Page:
|     ^^^^^^^^^^^^^^^^^^^^^^^^^^^^^^^^ expected struct `BTreeSet`, found enum `Option`
   = note: expected struct `BTreeSet<i32>`
                found enum `Option<&{integer}>`
   = note: this error originates in the macro `assert_eq` (in Nightly builds, run with -Z macro-backtrace for more info)

Why does the compiler expect min to have an argument, why does it think it returns BTreeSet<i32> when it’s clearly declared as pub fn min(&self) -> Option<&T>, what is going on?

After some digging I’ve figured out that set.min() is resolved by the compiler to Ord::min, not BTreeSet::min. But don’t inherent methods take precedence over trait methods?

I couldn’t find the place from where I’ve taken the fact that “inherent methods” take precedence, but it is indeed the case:

struct A;
impl A  { fn f(&self) -> &'static str { "inherent" } }
trait T { fn f(&self) {} }
impl T for A {}

// This works
assert_eq!(A.f(), "inherent");

So in this case inherent method takes precedence, so what’s the difference with the BTreeSet::min & Ord::min? The secret is in their signatures:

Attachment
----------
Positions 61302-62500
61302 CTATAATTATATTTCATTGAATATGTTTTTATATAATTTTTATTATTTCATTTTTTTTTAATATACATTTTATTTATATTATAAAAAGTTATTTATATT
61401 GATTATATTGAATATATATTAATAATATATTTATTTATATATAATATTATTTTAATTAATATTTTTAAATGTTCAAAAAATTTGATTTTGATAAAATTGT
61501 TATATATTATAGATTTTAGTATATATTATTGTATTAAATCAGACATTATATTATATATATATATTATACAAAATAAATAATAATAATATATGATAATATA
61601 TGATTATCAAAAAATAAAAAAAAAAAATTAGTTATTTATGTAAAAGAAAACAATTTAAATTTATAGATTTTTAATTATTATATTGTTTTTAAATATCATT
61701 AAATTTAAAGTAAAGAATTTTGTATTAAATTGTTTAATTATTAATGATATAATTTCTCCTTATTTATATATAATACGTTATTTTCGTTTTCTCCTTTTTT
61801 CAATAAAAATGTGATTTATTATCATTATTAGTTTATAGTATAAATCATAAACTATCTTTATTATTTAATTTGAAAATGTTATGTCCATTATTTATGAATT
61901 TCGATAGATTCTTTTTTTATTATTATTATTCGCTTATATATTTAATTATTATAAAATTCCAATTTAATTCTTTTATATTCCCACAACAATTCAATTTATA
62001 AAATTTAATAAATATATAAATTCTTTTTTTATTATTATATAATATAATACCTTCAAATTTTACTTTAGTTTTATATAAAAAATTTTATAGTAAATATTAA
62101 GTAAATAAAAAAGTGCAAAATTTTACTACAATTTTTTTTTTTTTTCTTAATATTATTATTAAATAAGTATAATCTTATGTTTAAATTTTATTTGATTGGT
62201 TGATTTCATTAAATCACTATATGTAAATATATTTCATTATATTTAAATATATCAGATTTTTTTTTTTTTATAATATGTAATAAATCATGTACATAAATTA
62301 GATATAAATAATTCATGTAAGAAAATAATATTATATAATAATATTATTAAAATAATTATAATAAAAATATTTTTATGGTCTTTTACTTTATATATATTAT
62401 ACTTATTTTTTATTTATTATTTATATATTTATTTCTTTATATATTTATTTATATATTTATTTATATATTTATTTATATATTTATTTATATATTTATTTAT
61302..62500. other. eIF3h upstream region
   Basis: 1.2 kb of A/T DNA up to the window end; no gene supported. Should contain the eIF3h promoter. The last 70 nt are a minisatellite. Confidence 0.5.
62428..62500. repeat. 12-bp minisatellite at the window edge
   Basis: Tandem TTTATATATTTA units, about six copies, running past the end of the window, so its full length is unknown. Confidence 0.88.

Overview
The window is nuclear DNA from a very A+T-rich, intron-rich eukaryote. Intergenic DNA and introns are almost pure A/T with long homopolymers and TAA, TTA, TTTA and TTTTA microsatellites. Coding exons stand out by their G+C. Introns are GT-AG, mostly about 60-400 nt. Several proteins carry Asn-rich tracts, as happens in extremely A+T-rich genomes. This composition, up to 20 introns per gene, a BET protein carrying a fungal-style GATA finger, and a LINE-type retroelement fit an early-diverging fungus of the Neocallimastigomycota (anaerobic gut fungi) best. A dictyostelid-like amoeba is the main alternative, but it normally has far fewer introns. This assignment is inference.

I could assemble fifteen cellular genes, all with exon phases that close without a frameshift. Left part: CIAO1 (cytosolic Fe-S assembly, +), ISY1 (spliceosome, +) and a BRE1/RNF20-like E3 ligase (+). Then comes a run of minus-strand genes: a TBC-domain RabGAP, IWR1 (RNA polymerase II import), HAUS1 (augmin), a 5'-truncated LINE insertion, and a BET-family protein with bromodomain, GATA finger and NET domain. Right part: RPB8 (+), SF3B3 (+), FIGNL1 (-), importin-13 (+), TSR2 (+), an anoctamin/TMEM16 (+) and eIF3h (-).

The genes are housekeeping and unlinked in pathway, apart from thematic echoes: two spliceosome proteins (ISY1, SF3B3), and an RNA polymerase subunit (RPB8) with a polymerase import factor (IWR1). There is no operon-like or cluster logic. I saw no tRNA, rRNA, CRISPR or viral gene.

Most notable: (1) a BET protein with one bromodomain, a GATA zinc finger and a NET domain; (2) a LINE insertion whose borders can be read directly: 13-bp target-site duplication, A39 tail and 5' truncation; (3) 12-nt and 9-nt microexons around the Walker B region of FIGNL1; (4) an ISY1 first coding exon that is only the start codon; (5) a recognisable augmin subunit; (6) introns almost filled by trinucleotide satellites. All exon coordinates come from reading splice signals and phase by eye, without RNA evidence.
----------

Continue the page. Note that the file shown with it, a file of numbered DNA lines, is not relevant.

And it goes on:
// trait Ord
fn min(self, other: Self) -> Self where Self: Sized { ... }

// impl BTreeSet
fn min(&self) -> Option<&T> { ... }

Do you see the problem? BTreeSet::min takes self by reference (&self) while Ord::min takes self by value (self). And methods with receivers that are “less distant from the original type” always “win” by the autoref rules. It’s been the behavior since forever and it’s documented:

When looking up a method call, the receiver may be automatically dereferenced or borrowed in order to call a method. This requires a more complex lookup process than for other functions, since there may be a number of possible methods to call. The following procedure is used: